I'm not saying that you can't make an interesting program out of genealogy. Alex Haley proved that fact with Roots. The series made from his quest to discover his family history dating back – somewhat improbably according to some experts – to the Kunta Kinte, the first member of his family to come to America as a slave made compelling television. But a non-fiction treatment? I honestly don't think that it will work on commercial broadcast network TV. Despite the fact that this is an import from Britain, where it has run for seven seasons, the format and the concept seem to be totally at odds with what a commercial network should be doing. Not that there isn't room for a show of this sort, but my feeling is that it is better suited to PBS than it is to NBC.
Not that the show is without merit. In the episode that I saw on March 12th we followed former football player Emmitt Smith as he attempted to trace his family history back to "mother Africa." As is the case with most African-Americans he was unable to fully trace his history with historical records. He progress was not without some interesting revelations however. Starting with his father's mother he was able to trace his way back to a small town in Alabama; really just clutch of abandoned buildings and a small store, operated by a second cousin of Emmitt's, who gave him a clue about where to find more information about his grandmother. This led him to the country courthouse where he was able to find records of his family going back to the 1870 census, the first census after the Civil War and also the first in which African American names were recorded. This gave him further information, particularly related to the racial designation used at the time. His ancestors were classed as "mulatto" meaning of mixed race. It also led him to the white family that had owned his ancestors, the Puryears. He was finally able to trace his family back to Mecklemburg County in Virginia in 1815 and the identity of the probable white father of his ancestor Mariah, Samuel Puryear, who Smith and the local expert who was working with him assumes was a child of rape. It was there that the records apparently ended. However at the beginning of the episode Emmitt had taken a DNA test, the results of which were available at the end of the episode. This revealed that he was 7% Native American, 12% White and 81% African. According to the person explaining the report to him, this is an incredibly high percentage – this person has never seen an African-American who is 100% African. The DNA researcher also suggested that his family probably originated from the "slave coast" of West Africa, probably in the region of Benin. Smith's journey took him through a series of emotions. In visiting the part of Alabama where his family had lived, he was sad that while the grave of the white woman in whose will they have found the name of his ancestors was still in existence and visible, the graves of the slaves, presumably including some of his ancestors were unmarked and abandoned in the woods around the white cemetery. His disgust related to Samuel Puryear, who it was assumed had raped an unnamed ancestor and fathered Mariah, the earliest ancestor he could find, was also palpable.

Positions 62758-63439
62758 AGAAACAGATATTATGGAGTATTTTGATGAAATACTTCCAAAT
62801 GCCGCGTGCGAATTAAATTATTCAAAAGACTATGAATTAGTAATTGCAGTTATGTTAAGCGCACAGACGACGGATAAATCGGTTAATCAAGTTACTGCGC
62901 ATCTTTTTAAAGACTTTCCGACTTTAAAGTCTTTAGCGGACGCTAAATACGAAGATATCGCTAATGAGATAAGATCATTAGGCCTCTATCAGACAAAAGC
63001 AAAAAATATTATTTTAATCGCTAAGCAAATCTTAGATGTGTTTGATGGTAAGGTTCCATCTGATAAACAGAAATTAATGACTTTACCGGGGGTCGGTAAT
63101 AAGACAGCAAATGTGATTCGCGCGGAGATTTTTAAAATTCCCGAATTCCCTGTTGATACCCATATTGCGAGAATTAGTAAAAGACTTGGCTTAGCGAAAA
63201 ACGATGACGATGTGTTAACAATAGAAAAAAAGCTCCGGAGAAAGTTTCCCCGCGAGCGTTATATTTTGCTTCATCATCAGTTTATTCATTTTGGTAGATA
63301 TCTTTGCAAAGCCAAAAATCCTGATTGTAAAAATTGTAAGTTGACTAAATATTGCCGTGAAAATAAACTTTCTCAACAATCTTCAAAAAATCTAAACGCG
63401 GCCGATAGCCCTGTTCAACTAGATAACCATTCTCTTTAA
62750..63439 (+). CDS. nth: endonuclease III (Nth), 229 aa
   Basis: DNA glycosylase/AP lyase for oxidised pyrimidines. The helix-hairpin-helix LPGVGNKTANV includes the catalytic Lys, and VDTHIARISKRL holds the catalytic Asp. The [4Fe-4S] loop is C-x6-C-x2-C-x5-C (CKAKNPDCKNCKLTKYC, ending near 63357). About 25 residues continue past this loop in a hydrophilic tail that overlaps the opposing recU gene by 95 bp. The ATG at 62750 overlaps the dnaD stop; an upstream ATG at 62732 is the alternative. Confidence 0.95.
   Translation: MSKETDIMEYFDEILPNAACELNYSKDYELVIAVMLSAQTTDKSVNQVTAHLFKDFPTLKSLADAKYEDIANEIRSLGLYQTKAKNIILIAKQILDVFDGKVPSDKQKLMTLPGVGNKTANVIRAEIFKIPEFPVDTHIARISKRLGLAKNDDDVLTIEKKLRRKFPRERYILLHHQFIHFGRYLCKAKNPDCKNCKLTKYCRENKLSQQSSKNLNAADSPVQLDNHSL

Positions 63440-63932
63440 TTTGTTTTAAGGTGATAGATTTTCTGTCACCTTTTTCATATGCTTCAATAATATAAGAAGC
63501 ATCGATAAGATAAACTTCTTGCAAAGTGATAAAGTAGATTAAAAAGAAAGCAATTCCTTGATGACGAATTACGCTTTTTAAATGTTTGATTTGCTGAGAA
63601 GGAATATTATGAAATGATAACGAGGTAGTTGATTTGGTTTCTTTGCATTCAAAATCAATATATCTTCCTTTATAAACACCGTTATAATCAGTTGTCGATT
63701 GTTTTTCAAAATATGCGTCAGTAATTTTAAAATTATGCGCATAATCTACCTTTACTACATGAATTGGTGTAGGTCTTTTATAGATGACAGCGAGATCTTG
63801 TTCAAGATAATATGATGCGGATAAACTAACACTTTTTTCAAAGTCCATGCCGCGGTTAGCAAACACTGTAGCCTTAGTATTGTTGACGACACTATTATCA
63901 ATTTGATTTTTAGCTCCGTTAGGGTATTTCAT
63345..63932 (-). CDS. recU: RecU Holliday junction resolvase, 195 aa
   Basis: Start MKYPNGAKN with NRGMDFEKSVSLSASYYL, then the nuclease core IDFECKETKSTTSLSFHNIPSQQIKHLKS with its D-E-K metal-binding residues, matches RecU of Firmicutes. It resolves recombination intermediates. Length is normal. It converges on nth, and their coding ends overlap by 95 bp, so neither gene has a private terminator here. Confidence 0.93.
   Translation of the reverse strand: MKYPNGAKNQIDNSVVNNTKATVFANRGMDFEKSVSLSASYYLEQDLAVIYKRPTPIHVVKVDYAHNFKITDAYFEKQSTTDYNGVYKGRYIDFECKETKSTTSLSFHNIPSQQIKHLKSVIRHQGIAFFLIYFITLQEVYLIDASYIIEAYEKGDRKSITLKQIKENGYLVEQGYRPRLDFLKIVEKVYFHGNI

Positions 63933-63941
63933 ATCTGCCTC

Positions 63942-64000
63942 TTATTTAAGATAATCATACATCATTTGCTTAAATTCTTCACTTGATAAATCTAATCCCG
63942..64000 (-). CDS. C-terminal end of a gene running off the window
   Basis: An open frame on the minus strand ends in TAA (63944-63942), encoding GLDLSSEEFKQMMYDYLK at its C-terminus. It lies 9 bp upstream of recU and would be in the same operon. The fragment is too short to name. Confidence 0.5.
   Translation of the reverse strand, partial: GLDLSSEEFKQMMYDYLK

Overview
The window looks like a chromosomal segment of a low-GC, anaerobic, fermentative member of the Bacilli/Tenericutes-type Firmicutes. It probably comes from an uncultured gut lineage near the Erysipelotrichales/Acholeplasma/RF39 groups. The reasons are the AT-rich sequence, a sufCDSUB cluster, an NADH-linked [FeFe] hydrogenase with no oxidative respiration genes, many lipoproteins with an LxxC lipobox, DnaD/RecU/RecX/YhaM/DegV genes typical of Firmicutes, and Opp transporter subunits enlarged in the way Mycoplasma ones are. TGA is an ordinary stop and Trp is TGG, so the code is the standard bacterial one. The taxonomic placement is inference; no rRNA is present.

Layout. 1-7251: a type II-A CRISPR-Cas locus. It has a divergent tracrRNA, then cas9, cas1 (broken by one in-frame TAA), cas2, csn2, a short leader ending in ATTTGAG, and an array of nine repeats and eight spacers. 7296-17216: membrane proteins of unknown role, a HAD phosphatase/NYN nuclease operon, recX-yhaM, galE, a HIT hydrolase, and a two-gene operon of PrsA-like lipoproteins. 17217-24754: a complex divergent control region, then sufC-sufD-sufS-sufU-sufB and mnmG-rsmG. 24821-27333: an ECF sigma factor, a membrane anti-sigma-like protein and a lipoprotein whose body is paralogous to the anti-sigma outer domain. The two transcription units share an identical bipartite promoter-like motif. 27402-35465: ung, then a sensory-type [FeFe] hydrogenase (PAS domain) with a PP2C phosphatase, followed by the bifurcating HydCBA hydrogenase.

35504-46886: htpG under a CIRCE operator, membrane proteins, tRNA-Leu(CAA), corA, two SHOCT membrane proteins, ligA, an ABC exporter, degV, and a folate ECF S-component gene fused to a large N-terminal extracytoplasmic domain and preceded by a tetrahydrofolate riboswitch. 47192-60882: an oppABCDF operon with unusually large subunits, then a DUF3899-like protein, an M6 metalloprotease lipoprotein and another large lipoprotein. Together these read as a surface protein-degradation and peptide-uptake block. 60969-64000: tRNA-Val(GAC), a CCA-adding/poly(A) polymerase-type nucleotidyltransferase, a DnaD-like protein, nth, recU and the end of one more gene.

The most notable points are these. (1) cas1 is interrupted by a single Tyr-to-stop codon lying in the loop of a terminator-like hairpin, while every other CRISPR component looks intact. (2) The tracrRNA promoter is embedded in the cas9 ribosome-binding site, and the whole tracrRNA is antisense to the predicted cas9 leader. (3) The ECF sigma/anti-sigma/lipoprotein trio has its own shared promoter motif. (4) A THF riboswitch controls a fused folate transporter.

Now I'm just guessing here, but I suspect – based on what little I've been able to see of the BBC show on YouTube – that Emmitt Smith himself hasn't done all, or even much, of the research on his family described in the show. I don't think that this is really a bad thing although in the British show it appears to be openly stated that the research on a participant's family tree has been previously researched by "professionals."
Who Do You Think You Are? is apparently doing well in the ratings, "well" being a relative term when it comes to Friday night programming on network TV. The second episode actually improved on the ratings for the first episode, which is unusual for any new series. The show finished second in its timeslot and apparently tied for first in the 18-34 demographic. This is surprising – amazing even – given the subject matter. And still I don't really think that the idea is well suited to commercial TV. Remember that the British series is done on BBC2, which is a popular but non-commercial network. Emmitt Smith's story was a compelling one but would the telling of that story have been more compelling if it hadn't been interrupted every ten minutes or whatever for a commercial from an insurance company or whoever was sponsoring the show? A more seamless retelling of the story would have been the result and perhaps we as an audience would have had a greater sense of the passage of time in Emmitt's search. This is the sort of programming that PBS does so well, and which commercial TV, because of its dependence on commercials and both the resulting demand for ratings and the necessary series of interruptions for commercials, has trouble doing well. As I've said, this show – in this episode at least, because of the subject matter – is relatively compelling and capable of holding viewer interest. I just don't think that it is as well done as it could have been were it not for the demands of commerce.